- 14:8 The Aramaic twice uses “our Master” (Lord), while the Greek is “the Lord.”
- 14:9 Or “Yahweh” (Aramaic). The Greek is kurios (“Lord”).
- 14:9 That is, he exercises lordship over all believers: those living in faith and those who die in faith.
- 14:10 The Aramaic can be translated “We are all destined to stand before the podium of the Messiah.”
- 14:11 Or “will fully agree” (or “speak from the same source”).
- 14:11 See Isa. 45:23; 49:18; Phil. 2:10–12.
- 14:13 Or “set before them an obstacle or trap to make them stumble.”
- 14:16 Even today in many cultures of the world, there are two things that cause division and spark debates among religious people. The observance of “special days” (fasts, feasts, Sabbaths, days of prayer, etc.) and dietary restrictions (kosher versus non-kosher). Paul addresses both of these cultural issues as examples of things that can divide us. In every culture there are religious traditions that are observed in varying degrees. As believers, our one tradition must be to love and not offend by deliberate actions that demonstrate insensitivity to others. The overarching message Paul brings in Rom. 14 is that we are obligated to walk in love and not put our preferences above love’s calling to honor others. These principles are to be applied in every cultural distinction in the body of Christ.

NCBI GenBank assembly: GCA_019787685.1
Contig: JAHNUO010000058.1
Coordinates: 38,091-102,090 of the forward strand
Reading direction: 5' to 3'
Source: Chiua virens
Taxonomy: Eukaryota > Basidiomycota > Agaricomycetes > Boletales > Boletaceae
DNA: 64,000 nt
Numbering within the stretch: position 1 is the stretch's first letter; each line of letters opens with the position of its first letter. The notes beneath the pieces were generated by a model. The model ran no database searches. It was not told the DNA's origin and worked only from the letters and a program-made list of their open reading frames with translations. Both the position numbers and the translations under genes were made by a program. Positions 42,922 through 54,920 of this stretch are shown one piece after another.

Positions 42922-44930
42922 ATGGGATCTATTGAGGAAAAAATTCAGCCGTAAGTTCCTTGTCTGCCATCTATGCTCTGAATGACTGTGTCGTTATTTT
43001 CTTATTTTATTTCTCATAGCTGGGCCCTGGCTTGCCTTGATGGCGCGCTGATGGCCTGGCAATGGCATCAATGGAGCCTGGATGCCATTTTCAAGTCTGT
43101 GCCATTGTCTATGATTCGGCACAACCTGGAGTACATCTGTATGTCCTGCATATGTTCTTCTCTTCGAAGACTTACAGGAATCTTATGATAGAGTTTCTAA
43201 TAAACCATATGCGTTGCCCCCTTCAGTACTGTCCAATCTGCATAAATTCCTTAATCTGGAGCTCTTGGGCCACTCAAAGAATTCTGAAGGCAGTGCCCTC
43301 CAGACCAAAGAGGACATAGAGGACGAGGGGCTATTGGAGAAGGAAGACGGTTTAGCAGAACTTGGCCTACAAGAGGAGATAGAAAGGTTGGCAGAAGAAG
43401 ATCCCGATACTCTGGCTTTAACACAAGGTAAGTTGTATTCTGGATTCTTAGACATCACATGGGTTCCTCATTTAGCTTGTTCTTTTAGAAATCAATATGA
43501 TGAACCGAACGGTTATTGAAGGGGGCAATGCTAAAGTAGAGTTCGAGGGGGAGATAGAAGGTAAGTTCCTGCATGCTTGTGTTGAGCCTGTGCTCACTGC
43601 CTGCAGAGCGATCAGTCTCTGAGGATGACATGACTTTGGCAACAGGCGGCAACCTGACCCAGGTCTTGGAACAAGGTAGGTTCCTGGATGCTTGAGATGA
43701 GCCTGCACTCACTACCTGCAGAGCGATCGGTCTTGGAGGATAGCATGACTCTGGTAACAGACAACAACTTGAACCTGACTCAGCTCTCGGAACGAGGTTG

- 14:17 The kingdom of God is entered into by the Holy Spirit, and not by observing feasts and ritual meals. We must be born of the Spirit in order to enter into God’s kingdom realm. To have the Holy Spirit is to have the realities of God’s kingdom.
- 14:17 Righteousness means, both in the context and in the Hebraic mind-set, kindness in our relationships. Paul is speaking of putting others first and expressing goodness in having right relationships with others as well as right living.
- 14:18 The Aramaic can be translated “beautiful to God.”
- 14:19 See Ps. 34:15; Heb. 12:14.
- 14:20 Or “All [food] is [ceremonially] clean [acceptable to eat].”
- 14:21 Implied in the context of Rom. 14–15, and is meant to clarify the motivation to limit our liberties among believers.
- 14:21 A few manuscripts do not have the last phrase, or “to be weakened in his faith.”